Posted on September 3, 2019
Whether you embrace the “stay-at-home” status, miss adult conversations, or work while they nap, the struggle to maintain a daily balance is real. No longer are we on our own schedule, but that of little people who can’t tell time. Life is constantly interrupted by inconvenient vomiting and quarantine-worthy cases of pinkeye.
They can hear us on a conference call three floors down and tucked into the corner of the basement, but are nowhere to be found when getting into mischief. Every time we turn around, we are letting go of one stage and barreling into the next.
When the tears roll down over your overwhelmed cheeks and you can’t recall the last time you washed your hair, hold onto this prayer.
Father, Praise You for parenthood, and thank You for the opportunity to stay at home with our children. Though we don’t always feel appreciated by our kids or our society, You remind us that we are worthy and we are loved. Our children and our calling to stay at home are specifically ours, for nothing You ordain is coincidental.
Posted on August 29, 2019
Physical health and wellness alone do not lead to happiness. The Bible warns us not to worship idols. Idols, by definition, are anything that we place above or before God. Wellness and the many categories of it that are marketed to us by modern society can easily take a front row seat in our lives. It doesn’t seem like a bad thing to put a priority on our health but bowing to our flesh is dangerous. Even when we aim at wellness and physical fitness.
Wellness is “the quality or state of being healthy in body and mind, especially as a result of a deliberate effort.” In the medical world, wellness is coined as the “approach to health care that emphasizes preventing illness and prolonging life, as opposed to emphasizing treating diseases.” Seeking medical professionals to treat or prevent disease isn’t unbiblical, nor is opting for preventable health care, but placing any of this before God definitely is.
The following warning signs may alert us to lopsided priorities in caring for our physical health and wellness.
Posted on April 17, 2019
My daughter can internally digest her weekly vocab list in twenty minutes, but she often chooses not to. She likes it when I am her “study buddy.” The productive grown adult in me knows dishes could have been washed, laundry folded …but time is fleeting with my tween. I drop it all and enter into the tortuous two hours. Two hours is my limit. After that, it’s not fun anymore, none of her jokes or mannerisms are cute, and “God …bless it,” is the mainstream thought flowing through my conscious as I deep breath through to the finish.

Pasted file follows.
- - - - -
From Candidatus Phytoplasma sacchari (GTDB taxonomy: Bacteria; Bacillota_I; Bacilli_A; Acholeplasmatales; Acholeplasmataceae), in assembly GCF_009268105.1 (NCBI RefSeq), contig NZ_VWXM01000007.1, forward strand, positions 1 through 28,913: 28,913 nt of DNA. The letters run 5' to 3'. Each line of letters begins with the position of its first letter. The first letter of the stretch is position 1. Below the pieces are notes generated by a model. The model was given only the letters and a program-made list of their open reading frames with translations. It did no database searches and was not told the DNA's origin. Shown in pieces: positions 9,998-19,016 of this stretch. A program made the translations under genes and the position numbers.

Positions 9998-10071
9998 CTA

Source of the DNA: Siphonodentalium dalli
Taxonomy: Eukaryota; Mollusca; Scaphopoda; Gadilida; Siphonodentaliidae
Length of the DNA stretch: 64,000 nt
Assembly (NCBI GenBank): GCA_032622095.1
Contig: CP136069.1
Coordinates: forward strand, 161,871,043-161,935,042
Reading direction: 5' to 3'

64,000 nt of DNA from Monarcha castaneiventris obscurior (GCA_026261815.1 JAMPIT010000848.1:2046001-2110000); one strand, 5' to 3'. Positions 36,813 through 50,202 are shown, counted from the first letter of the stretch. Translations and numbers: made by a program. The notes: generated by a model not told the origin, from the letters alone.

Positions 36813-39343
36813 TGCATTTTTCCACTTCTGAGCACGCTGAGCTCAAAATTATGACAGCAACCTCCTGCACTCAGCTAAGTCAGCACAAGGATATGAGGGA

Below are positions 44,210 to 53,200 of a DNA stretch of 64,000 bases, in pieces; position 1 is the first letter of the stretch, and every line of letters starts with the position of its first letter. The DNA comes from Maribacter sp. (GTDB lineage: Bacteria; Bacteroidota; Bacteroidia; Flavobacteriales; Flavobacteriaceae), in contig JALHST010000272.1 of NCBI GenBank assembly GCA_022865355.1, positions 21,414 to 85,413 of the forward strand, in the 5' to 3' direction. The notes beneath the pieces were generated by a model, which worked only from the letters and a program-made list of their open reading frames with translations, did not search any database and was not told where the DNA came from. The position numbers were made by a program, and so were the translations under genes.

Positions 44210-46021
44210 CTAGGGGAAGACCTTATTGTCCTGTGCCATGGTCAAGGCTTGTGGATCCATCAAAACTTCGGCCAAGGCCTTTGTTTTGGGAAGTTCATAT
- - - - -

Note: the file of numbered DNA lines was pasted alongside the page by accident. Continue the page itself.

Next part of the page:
Though we enjoy many laughs along the way, for some reason my patience runs completely dry at two hours. Why? What else do I have to do? This is the child I prayed for and the blessed life I live. What is she interrupting me from? I need to be more interruptible. How many more Thursday evenings will she be excited about me being her study buddy? Be interruptible, Meg. God …Bless it.
Being interruptible opens our eyes up to what’s going on around us. We travel through life with tunnel vision unless we purposefully adopt an interruptible persona. Adapting to interruptibility isn’t easy. We’re tuned into the conversations of others, but often we’re calculating our response before they are done talking. Or, thinking about what we’re going to have for dinner or what we will wear to morrow. Our minds are naturally fickle. It takes effort not to be selfish.
Being interruptible sets us a part. God …bless it. All of it. ALL OF IT.
“The blessing of the Lord brings wealth, without painful toil for it.” Proverbs 10:22 NIV